The Other Salman

Glorious are the times when Mr Rushdie is the toast of Bollywood.

Beware Salman Khan, the real threat to your popularity this week isn't how many awards Shah Rukh Khan picked up for Jab Tak Hai Jaan, rather it's your namesake. For the past fortnight or so, Salman Rushdie has been filling our Page Ones as well as Page Threes in a marketing overdrive for the film of his opus Midnight's Children.

There he is: eyes half-shut and talking of interesting things like freedom and censorship (yawn) and other intellectual subjects. I suspect he is enjoying this tremendously, even though he may have seemingly smacked some disdain being ex-wife Padma Lakshmi's arm candy on the red carpets of Los Angeles and New York. Not only did Mr Rushdie give interviews to each newspaper, he also visited their offices, and hosted events at the PVR multiplex and the NCPA. You'd be forgiven for thinking he's the film's director too, and poor Deepa Mehta only the producer. In New Delhi, he was garlanded and showed great flamboyance for the cameras. One newspaper cut out Mehta's image from the frame. Rushdie is also the hero.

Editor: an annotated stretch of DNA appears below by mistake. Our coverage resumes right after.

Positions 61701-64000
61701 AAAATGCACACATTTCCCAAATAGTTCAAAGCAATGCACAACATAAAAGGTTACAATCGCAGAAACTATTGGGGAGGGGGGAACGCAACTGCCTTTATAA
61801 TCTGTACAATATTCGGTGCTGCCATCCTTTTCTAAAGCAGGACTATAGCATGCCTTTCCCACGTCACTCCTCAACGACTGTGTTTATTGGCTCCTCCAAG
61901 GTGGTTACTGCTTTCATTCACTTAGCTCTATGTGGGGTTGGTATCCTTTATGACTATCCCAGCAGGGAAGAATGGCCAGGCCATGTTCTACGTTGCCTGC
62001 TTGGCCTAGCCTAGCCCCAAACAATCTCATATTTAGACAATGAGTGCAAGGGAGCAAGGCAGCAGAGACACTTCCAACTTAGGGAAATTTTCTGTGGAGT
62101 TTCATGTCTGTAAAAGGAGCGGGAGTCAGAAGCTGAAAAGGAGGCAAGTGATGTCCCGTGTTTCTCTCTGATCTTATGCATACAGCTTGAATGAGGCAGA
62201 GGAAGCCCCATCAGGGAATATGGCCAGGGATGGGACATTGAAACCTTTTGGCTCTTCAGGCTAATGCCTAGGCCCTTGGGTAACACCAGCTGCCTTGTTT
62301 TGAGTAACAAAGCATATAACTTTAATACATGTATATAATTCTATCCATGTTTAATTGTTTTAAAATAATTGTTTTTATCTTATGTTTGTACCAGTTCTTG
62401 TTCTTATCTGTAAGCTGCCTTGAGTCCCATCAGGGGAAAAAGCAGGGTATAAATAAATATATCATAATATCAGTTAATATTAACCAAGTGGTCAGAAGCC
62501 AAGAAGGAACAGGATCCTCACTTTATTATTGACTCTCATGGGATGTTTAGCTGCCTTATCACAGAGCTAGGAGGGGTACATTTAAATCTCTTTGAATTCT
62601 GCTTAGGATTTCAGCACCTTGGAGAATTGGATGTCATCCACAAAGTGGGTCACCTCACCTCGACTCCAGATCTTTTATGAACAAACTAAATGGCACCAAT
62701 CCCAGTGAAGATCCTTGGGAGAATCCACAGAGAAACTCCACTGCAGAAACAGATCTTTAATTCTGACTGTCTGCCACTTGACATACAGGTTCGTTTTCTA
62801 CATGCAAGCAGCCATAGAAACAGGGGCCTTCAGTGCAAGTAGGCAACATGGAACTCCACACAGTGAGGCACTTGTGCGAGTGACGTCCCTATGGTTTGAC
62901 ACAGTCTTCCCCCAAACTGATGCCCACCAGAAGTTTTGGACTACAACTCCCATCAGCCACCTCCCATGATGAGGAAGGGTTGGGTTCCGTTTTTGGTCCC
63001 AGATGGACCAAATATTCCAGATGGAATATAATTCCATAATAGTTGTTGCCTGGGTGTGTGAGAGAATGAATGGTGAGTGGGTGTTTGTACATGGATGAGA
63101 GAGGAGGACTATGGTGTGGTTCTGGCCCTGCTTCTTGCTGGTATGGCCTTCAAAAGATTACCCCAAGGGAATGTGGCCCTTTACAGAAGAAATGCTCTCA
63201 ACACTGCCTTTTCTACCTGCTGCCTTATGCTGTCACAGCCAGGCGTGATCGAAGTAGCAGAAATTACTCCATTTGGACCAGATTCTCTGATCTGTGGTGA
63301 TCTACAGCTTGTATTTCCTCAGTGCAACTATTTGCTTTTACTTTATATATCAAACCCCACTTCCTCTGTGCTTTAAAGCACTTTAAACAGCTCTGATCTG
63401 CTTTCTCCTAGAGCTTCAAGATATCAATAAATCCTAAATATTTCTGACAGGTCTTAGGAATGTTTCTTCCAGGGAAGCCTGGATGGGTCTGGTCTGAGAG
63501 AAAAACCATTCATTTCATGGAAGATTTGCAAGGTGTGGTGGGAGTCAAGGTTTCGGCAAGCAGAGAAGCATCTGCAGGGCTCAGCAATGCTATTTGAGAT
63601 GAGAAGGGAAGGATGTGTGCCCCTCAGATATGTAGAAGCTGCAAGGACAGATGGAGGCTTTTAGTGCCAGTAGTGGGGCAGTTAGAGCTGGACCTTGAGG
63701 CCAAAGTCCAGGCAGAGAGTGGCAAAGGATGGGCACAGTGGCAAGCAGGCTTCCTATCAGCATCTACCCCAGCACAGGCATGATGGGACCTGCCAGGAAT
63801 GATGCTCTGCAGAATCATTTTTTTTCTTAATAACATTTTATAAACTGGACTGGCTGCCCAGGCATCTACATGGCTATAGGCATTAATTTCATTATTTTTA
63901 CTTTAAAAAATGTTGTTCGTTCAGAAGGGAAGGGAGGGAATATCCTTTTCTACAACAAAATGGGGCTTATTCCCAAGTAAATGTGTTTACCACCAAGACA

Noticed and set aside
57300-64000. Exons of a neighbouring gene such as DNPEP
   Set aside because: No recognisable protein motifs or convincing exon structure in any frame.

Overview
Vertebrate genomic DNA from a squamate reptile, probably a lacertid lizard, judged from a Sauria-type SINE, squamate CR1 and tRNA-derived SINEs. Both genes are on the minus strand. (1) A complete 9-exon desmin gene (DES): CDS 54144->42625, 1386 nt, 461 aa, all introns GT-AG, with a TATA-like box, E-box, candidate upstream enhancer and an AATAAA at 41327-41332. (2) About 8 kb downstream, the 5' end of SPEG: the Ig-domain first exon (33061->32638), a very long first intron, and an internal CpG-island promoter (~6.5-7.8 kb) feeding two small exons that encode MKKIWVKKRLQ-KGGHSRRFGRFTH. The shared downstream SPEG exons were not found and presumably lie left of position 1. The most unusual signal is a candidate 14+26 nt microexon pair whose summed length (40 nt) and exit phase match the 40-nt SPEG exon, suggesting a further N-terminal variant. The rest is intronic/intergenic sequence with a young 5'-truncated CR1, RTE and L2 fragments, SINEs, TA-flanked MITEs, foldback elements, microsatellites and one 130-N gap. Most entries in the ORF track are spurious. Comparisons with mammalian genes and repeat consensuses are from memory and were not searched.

Sometimes he wore a jacket, other times a kurta. But always, he made heads turn and hearts heave. Eat your biceps Mr Khan, Mr Rushdie's brain is where the sexy is at.

There were few private parties during this visit, Rushdie is clearly here for publicity. Society women, Rushdie's archangels in Mumbai, were fretting. It was easier to meet the international celebrity at Parmesh (Godrej)'s or Sheetal (Mafatlal)'s. How do we get to the PVR premiere? Should we get to the PVR premiere?

A superstar's wife, aching to be taken seriously, was eager to attend the premiere. But her husband wasn't any part of the film, and we all know that only those who are cast in the film or those who wish they were attend movie premieres here. It is, after all, only for the shutterbugs.

Another Juhu socialite worked her phones. Getting on the guest list of Tom Cruise's Mumbai party was a cakewalk, how does she find her way to Deepa Mehta? Ask Dolly Thakore, Gerson da Cunha, Shyam Benegal and Sudhir Mishra.

Why do women love Rushdie? His prose titillates the imagination and teases the tongue. But the world is divided into those who read and those who don't, and let's face it it is the most unequal divide of all. Meeting Rushdie is a fashionable pursuit these days. It is not only our desire to be perceived as highbrow and scholastic, Rushdie is one of the most famous Indians in the world. Rushdie is celeb-dom's Birkin and Bottega, rolled into one.

In his genteel white dinner jacket, beaming from ear to ear, he emerges from a swanky white car at his premiere's red carpet. Mr Rushdie is suddenly all things: accomplished, lettered, refined and incredibly au courant.

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